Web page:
Wonderment (Part 1) – Sunday Recap

Sorry for the delay of this week’s recap. My MacBook was in the shop getting repaired…thus my first recap with an iPad.

RCBand did another stellar job leading us in I Am Free, You Are So Good to Me, Oh Lord You’re Beautiful / Sing Alleluia, and How Great Is Our God. Then they ripped through What a Wonderful World (a la Joey Ramone) to lead into my sermon.

I opened my message with a video we shot at Mackinaw Valley Vineyard. You can watch it HERE.

Here are my notes for Wonderment Part 1 – Finding God in Wine
(It’s important to note this series was influenced by Margaret Feinberg’s book Scouting the Divine.)

Synopsis: To examine various wine and vineyard metaphors and explain what it means to “abide in the Vine.”
There are nearly 200 references to vines or vineyards in Scripture.

Read John 2:1-11 (NLT) The Wedding at Cana (Jesus turns water into wine)

•Wedding celebrations in ancient Israel were week-long feasts, parties!
•Lots of food and wine
•Jesus’ mother was most likely a friend or relative of the bride or bridegroom
•This is a crisis! Not good!
•Do what HE says, period.
•Notice it was the third day of the wedding (reference to the resurrection)
•“For a headwaiter to acknowledge the host’s wine selection implies a high level of sophistication of the people and palates in those times, which gives even more weight to the role of vineyards and winemaking in various passages.” ~Kristoph (Master vintner interviewed in Margaret Feinberg’s book ‘Scouting the Diving.’)
•Producing wine can take years (not for Jesus)
•John describes this act as a “sign” (semeion) rather than “miracle” (dynamis)
•This miracle/sign uncovers a previous mystery: Jesus is the Son of God

By the way, at my cue and after asking everyone to stand, I had our team in the sound booth crank up I Heard It Through the Grapevine for some sporadic excitement. Only at RC.

Read Matthew 20:1-16 (NLT)  Parable of the Vineyard Workers

•Taken from Scouting the Divine: Different types of grapes and areas of a vineyard pick at significantly different rates, and the workers are paid based on the weight of what they pick. On a given day, one group of workers may work all day and earn $100, while another group earns $300. (So you can see, this is still true today.)

Read Matthew 21:28-32 (NLT) Vineyard owner & Two sons

•“I can have a guy out there and calculate in 10 minutes how much work he did, and then figure out how much he should accomplish in an hour and even and entire day.” ~Vintner from Scouting the Divine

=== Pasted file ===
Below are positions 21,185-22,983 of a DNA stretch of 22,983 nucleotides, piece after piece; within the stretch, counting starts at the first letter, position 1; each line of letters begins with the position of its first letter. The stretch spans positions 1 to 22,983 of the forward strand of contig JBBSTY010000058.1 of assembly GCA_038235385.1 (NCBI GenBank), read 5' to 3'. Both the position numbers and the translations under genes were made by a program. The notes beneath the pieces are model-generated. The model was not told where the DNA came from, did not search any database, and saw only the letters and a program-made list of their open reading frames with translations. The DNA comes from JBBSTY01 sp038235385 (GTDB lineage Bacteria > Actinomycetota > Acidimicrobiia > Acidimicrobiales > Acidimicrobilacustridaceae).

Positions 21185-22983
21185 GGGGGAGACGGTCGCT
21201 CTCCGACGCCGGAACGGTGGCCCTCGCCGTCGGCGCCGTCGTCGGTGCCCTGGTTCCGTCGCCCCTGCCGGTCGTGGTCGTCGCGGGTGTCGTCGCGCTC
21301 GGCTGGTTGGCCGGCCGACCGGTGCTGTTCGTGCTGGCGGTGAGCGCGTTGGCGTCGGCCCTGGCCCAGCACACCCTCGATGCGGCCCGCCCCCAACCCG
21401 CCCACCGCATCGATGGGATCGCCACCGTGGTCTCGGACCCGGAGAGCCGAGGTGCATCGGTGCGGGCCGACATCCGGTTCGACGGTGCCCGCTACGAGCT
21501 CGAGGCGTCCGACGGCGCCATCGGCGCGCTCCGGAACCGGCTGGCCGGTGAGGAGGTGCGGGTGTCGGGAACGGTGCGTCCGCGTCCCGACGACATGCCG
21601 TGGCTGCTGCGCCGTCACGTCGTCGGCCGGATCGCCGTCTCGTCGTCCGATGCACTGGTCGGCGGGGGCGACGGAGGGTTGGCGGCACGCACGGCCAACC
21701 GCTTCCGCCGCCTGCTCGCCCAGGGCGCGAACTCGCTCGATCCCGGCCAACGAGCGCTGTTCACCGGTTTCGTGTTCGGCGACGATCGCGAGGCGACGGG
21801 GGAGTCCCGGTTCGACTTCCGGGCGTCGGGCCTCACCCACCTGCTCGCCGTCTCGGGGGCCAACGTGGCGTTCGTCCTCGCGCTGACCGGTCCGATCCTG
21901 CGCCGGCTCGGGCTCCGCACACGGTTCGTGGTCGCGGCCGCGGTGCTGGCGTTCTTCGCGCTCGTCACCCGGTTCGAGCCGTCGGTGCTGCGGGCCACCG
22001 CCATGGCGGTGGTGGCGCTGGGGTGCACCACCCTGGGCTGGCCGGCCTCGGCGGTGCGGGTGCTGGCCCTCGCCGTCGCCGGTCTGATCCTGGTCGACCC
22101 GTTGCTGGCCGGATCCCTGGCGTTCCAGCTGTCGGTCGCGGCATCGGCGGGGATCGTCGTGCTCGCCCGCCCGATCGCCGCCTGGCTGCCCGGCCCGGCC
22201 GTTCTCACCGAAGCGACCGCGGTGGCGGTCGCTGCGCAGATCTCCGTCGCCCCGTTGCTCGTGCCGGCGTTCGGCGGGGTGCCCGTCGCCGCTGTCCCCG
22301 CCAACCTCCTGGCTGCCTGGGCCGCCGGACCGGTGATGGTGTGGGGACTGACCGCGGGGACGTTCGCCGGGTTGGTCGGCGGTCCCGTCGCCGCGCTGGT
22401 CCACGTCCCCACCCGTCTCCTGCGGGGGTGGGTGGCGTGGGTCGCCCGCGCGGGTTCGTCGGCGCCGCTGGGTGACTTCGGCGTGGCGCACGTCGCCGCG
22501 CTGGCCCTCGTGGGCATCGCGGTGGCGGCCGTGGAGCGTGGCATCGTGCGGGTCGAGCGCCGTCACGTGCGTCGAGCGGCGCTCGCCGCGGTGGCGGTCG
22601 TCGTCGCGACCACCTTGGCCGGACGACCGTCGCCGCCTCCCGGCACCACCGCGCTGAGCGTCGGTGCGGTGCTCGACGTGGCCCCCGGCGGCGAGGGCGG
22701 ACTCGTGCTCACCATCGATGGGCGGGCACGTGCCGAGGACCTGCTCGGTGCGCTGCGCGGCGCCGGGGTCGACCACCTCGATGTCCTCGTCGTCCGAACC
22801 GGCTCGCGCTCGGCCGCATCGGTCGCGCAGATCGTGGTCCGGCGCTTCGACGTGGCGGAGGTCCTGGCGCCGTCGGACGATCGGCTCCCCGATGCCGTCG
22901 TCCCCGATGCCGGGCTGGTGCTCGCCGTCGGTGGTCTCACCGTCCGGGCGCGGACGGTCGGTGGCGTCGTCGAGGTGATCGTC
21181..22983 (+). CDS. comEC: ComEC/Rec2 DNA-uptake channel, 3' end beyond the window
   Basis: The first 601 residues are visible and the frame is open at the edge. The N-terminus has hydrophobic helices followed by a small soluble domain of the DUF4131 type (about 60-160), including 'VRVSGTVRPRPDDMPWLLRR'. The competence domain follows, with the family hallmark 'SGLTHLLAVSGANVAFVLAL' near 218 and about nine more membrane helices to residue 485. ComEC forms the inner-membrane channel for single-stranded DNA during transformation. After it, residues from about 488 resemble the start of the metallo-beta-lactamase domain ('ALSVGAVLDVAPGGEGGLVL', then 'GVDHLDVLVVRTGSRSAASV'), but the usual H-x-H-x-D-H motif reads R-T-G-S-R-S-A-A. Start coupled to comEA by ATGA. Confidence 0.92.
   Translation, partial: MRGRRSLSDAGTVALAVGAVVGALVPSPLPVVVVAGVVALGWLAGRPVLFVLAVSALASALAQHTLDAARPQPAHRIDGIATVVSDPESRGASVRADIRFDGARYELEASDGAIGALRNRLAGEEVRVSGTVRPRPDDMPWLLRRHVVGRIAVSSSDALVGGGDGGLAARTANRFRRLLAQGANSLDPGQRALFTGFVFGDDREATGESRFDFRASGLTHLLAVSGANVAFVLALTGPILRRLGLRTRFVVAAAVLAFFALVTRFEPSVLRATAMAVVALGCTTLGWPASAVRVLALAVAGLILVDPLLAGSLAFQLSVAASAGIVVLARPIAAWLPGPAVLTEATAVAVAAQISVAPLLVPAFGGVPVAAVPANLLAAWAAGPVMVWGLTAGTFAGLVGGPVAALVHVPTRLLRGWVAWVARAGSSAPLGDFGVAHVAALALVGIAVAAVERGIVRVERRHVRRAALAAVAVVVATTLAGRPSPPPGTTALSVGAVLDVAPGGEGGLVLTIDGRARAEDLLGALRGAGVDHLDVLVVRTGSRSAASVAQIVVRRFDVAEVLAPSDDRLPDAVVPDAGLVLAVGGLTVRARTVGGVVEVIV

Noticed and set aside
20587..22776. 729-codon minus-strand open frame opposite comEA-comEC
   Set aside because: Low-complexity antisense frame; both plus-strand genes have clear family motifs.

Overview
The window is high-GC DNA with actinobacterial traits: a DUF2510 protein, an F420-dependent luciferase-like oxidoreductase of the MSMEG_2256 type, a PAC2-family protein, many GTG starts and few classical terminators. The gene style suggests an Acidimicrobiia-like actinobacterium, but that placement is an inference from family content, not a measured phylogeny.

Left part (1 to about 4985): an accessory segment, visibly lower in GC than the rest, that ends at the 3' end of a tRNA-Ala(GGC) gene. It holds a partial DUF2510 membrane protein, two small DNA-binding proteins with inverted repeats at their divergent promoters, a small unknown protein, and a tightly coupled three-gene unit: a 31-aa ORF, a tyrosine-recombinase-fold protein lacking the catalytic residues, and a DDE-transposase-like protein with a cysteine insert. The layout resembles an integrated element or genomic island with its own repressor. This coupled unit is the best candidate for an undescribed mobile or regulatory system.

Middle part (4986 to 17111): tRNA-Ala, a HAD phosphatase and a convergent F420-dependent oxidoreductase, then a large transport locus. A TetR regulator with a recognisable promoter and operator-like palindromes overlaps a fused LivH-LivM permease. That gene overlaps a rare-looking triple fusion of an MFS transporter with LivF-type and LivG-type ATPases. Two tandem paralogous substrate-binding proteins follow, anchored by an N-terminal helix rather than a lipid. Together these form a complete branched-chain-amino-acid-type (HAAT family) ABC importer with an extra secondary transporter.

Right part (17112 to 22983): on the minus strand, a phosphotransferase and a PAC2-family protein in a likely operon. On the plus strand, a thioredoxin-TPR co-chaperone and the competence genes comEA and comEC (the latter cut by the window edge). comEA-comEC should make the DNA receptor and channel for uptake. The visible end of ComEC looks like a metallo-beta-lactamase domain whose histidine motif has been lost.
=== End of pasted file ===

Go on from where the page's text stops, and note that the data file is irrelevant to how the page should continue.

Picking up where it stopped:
•“If the father went out to the vineyard that night he knew immediately his son hadn’t been there. An area of the vineyard was untouched.” ~Vintner from Scouting the Divine
•Your past doesn’t matter.

Are we working for God?
Are we building the Kingdom or our own empire?

Matthew 9:17 (NLT)
“And no one puts new wine into old wineskins. For the old skins would burst from the pressure, spilling the wine and ruining the skins. New wine is stored in new wineskins so that both are preserved.”

•Ancient vintners would store their wine in tanned animal hides. These wineskins expanded as the liquid fermented until the skin hardened and became brittle. If fresh wine was added, the now inflexible wineskin would burst as gasses escaped, and both the new wine and old wineskin would be lost.
•In modern processing, wine still must have an outlet for the gasses it produces. The principles is still true today!
•Jesus knew that many of his listeners believe the old way of doing things was good enough. Jesus didn’t come to patch up old religious traditions. He was offering a new way of life.

Read John 15:1-8 (NLT) Abiding in the Vine
 
At the beginning stages the vines look dead, but are really very much alive.
*You have to go below the surface of a vine to know whether it’s dead or alive.

Girdling: The vines are cut each year in a circle around the base.
•The cuts convince the vine to pull more nutrients from the soil and produce a higher quantity of fruit.
•If it’s cut too deep it will die.
•If it’s cut just right it will produce twice as many grapes.
•“It’s the little cuts that are the most important. You can’t come in with a pair of shears and clip like crazy. You don’t just look at what appears to be a dead branch and cut it off, and then look at a branch full of fruit and think it’s fine. Over the course of pruning, you make a series of very precise, strategic cuts that will produce the healthiest, most robust vines.” ~Vintner from Scouting the Divine

You can listen to this entire message via our podcast by clicking HERE.

Abiding in the Vine,

~PC

P.S. I must say how proud I am of AMPD Youth for raising nearly $2,000 over the weekend for the 30 Hour Famine! Way to go, guys!

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